13 Episode results for "Executive Vice President And Chief Operating Officer"

The Past Lives Podcast Ep104  Susie Levan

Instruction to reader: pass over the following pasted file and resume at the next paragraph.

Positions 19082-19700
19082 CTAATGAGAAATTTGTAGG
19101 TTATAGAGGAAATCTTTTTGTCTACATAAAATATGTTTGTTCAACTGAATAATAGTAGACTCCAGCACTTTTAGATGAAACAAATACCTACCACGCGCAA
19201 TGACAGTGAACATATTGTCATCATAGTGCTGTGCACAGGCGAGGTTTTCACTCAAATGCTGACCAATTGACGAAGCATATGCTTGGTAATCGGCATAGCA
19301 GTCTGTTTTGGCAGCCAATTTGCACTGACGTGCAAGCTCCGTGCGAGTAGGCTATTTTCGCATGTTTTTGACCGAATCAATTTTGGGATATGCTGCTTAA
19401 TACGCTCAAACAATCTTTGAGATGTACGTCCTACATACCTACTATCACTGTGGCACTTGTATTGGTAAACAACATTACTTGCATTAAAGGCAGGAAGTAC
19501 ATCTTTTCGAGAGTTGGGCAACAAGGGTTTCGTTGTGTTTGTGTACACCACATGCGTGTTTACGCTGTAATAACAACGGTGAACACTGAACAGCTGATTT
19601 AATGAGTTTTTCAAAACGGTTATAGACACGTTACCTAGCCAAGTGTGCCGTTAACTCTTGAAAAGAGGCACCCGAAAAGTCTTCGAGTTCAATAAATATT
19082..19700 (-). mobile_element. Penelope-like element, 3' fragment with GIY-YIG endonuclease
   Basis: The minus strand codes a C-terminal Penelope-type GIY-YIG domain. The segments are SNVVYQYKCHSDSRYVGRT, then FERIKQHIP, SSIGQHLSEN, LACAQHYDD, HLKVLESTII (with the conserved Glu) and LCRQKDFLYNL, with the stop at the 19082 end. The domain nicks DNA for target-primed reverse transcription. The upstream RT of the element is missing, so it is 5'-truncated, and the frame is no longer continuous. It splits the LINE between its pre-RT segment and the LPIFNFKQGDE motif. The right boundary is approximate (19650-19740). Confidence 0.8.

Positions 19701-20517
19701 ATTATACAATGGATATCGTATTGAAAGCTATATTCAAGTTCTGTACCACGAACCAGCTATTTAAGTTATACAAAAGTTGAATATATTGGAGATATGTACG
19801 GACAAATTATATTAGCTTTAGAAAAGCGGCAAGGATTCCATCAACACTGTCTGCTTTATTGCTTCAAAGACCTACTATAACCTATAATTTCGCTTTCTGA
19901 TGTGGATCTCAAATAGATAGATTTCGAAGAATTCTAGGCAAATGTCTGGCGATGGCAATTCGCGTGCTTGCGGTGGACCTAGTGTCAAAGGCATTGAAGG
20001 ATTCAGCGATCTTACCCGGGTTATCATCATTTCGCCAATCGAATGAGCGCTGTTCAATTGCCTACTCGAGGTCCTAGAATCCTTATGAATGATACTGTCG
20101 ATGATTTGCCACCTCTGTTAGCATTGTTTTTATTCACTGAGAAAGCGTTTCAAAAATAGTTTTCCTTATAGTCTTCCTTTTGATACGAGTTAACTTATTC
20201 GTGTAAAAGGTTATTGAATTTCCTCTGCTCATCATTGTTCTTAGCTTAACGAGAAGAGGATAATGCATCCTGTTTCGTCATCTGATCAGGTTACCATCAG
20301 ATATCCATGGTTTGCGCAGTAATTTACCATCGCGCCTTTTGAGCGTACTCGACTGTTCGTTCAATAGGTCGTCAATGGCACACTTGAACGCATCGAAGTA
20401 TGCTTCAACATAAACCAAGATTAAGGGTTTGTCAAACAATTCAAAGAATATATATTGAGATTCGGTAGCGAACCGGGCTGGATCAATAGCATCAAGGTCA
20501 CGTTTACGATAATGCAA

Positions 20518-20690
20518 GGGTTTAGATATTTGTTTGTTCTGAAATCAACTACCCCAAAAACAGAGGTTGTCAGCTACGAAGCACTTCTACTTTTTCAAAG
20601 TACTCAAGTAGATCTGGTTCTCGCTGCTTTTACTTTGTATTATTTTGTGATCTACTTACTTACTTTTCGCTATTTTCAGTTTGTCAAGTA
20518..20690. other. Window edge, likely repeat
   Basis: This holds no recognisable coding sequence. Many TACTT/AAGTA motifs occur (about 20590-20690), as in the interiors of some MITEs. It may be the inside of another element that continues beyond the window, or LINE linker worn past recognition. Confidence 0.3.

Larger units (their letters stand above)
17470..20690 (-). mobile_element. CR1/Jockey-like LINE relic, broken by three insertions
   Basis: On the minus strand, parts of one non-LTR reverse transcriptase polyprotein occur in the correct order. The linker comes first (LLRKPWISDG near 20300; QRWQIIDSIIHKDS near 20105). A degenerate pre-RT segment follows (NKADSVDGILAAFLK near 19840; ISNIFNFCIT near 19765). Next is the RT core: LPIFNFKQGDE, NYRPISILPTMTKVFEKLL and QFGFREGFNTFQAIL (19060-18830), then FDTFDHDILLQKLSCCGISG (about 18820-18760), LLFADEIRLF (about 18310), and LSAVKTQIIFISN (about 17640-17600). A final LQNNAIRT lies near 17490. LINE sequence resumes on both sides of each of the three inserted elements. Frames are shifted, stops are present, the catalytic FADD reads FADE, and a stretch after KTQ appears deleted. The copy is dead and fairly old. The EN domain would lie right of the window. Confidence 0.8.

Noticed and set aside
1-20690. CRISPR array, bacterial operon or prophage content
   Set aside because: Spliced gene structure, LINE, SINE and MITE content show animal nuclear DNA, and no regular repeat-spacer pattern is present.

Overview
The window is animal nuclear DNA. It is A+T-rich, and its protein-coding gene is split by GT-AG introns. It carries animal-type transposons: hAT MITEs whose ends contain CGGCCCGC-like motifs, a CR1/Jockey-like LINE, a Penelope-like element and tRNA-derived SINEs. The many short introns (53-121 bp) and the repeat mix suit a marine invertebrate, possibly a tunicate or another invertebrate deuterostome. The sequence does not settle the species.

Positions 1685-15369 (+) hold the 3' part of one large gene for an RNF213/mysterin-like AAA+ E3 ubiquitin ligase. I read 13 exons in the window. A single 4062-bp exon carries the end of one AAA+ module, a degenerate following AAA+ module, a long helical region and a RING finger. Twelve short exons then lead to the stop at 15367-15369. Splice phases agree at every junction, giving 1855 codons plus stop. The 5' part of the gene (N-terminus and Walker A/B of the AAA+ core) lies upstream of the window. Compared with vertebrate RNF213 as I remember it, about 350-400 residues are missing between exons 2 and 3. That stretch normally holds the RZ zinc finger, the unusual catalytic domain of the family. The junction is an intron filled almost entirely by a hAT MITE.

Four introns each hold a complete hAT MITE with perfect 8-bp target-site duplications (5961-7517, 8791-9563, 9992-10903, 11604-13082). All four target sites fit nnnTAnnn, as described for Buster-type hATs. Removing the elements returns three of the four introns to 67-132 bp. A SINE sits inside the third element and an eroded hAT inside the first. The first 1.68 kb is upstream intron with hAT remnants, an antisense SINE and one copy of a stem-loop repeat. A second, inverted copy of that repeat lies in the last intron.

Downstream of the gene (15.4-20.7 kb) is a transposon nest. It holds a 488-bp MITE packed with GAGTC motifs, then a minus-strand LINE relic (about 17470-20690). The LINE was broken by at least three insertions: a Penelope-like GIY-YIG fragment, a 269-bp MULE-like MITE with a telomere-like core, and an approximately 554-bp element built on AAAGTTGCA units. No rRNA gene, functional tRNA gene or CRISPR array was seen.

The Past Lives Podcast

1:00:46 hr | 1 year ago

The Past Lives Podcast Ep104 Susie Levan